Elfstrand Affirms Manhood with 10 Passions of a Man's Soul
- Friday, July 27, 2007
Now, whenever we’re talking about “passions,” that’s something where balance is going to be an important factor. Can you speak to, for example, balancing a man’s passion for wealth; what does that look like?
Okay, well, you take a look at the extremes of what a man could do with money. He could be very miserly over on one side, or he could be very extravagant in his spending on the other side. Well the miser sort of looks at it probably like it’s his own. And the man who’s extravagant probably has lost the [correct] sense as well, he’s thinking that it’s his own. The man of faith should start out with one basic principle in motion, and that is that it’s not mine. That’s the hardest single financial principle, I think, for any man to adopt – that it all belongs to God. Well now if you start from that point – let’s just make that the center point – on one side you don’t want to be extravagant to the point of wasting God’s resources, because they’re not yours, they’re God’s. On the other hand (that’s why you want to stay balanced), if you go too far into the miserly side, you’re probably not investing in the kinds of things that God would invest in with His heart.
So the idea of balance is to say, “Do I have a benchmark to look at my life?” So in each chapter I try to put components together that explain this, and to take a look at the balance issues.
I have one more question for you – something that really intrigued me from your introduction. You say that you “field tested” the material in your book. Can you talk about that process, and how it went?
Yeah, this was on the heels of the men’s retreat I told you about. So kind of a Step Two was realizing that this was a significant issue, and I’d read some previous books on this too, so I sort of knew where we were going. I ran across this material by Robert Lewis that he teaches, and actually he’s got a 3-year curriculum, that has to do with the masculine soul. It’s called The Quest for Authentic Manhood. Once we brought his curriculum into our men’s group, I flew down to Little Rock, met with Robert Lewis, and there were 1,000 guys on a Wednesday morning at 6:00 meeting in his church. A thousand men in Little Rock. And they’re out there for like a 24-week series on this quest for authentic manhood, and this is the third time he’s done it down there. I’m like blown away from this, and so I brought our pastor with me, and we went down there, and when we came back up he said, “Now what’s next?” And I said, “Well… what are you…” And he says, “I’m willing to do this.”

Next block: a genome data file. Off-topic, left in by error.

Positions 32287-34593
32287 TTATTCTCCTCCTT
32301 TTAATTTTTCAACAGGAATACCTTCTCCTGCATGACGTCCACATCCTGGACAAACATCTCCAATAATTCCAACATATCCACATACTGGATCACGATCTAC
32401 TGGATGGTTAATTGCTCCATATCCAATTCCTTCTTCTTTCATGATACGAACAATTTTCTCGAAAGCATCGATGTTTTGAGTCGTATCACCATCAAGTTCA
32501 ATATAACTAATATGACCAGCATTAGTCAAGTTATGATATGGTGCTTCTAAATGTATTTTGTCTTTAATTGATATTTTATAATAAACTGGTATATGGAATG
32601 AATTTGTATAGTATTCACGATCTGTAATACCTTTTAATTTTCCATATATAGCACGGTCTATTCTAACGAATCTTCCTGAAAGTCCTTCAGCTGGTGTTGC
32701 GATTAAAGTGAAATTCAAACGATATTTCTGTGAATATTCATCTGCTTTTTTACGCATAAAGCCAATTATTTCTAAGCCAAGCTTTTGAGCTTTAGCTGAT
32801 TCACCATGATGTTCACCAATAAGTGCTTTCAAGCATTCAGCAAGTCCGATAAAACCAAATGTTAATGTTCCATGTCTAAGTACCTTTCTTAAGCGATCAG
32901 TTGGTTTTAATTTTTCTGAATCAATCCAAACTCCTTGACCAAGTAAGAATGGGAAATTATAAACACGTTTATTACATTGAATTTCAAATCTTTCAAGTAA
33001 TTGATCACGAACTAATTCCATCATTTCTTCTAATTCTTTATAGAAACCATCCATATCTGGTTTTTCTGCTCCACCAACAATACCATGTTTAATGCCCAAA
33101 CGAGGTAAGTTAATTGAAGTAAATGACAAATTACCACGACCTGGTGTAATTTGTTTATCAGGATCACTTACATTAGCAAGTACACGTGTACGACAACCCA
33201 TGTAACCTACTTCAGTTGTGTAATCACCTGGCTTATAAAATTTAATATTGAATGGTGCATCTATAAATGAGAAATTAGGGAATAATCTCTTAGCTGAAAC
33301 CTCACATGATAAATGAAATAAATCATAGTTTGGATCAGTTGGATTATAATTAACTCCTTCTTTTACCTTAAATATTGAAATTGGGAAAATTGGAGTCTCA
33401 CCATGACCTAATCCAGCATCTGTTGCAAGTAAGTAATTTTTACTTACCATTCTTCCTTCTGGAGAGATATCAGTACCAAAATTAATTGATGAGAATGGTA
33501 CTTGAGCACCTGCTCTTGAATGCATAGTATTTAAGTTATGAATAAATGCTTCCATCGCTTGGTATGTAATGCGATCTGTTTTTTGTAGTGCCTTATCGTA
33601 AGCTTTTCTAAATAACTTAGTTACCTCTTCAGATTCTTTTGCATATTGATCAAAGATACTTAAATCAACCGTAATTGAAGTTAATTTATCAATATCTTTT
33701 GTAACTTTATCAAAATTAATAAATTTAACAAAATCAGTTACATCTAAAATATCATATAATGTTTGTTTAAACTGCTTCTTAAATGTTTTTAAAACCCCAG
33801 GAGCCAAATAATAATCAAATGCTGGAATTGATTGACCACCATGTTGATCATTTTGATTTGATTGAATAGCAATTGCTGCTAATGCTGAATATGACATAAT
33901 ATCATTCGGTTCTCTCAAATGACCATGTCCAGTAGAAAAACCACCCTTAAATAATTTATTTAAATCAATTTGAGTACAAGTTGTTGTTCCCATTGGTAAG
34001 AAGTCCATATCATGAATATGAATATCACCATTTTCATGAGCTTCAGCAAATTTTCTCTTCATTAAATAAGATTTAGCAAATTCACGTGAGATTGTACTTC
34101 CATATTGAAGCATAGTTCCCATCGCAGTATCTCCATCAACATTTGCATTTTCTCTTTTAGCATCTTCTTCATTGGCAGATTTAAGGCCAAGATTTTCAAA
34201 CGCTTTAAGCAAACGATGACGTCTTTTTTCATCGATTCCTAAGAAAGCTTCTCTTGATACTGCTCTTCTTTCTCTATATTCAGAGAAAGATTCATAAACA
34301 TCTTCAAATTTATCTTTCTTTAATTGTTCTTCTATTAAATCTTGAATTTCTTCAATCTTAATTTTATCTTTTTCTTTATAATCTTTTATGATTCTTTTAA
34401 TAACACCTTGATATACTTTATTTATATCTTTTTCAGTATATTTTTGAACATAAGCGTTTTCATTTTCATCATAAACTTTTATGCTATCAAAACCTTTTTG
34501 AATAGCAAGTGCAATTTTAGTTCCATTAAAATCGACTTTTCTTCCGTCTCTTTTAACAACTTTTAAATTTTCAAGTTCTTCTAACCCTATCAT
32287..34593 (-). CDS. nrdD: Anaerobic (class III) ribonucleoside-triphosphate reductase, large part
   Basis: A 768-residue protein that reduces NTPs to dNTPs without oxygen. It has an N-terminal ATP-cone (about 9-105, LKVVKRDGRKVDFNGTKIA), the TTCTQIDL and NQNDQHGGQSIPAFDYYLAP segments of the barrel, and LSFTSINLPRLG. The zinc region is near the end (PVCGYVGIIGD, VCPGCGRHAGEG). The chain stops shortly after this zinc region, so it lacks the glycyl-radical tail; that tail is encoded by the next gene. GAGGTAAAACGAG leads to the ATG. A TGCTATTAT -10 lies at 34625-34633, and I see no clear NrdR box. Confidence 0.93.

So we did the same thing Robert Lewis did; we simply announced in our church that we were going to be starting to teach this curriculum the following Wednesday. That’s all we did. And we had 150 guys show up, versus 30 that we were getting on a Saturday morning. And this is at 6:00 a.m. in the Naperville area outside of Chicago on a Wednesday morning. And then we repeated it on Saturday for the guys that couldn’t come, and we had about 35-40 guys. Our men’s ministry went from about 30 guys to 190 guys.
So with that kind of now the benchmark for where we were going, after two years of Robert Lewis’s curriculum I said, “We’re about ready to do our own.” And it was at that point I was asked, you know, where do you want to go with this? I said, “I’ve been working on this thing called ‘Passions of Manhood.’” And that’s what we did. I taught a 10-week series on The 10 Passions of a Man’s Soul, and got a wonderful response, and Moody Publishers then decided to make it a book.
Mark Elfstrand is the Executive Producer and host of the Morning Program on WMBI-FM in Chicago – the flagship station of the Moody Broadcasting Network. His background in sales, marketing and radio programming spans more than 30 years. He is also on the organizing committee for the Chicago Executive Forum, which supports senior level executives in discussions of faith. Mark and his wife Rhonda live in Plainfield, Illinois. They have three married children.
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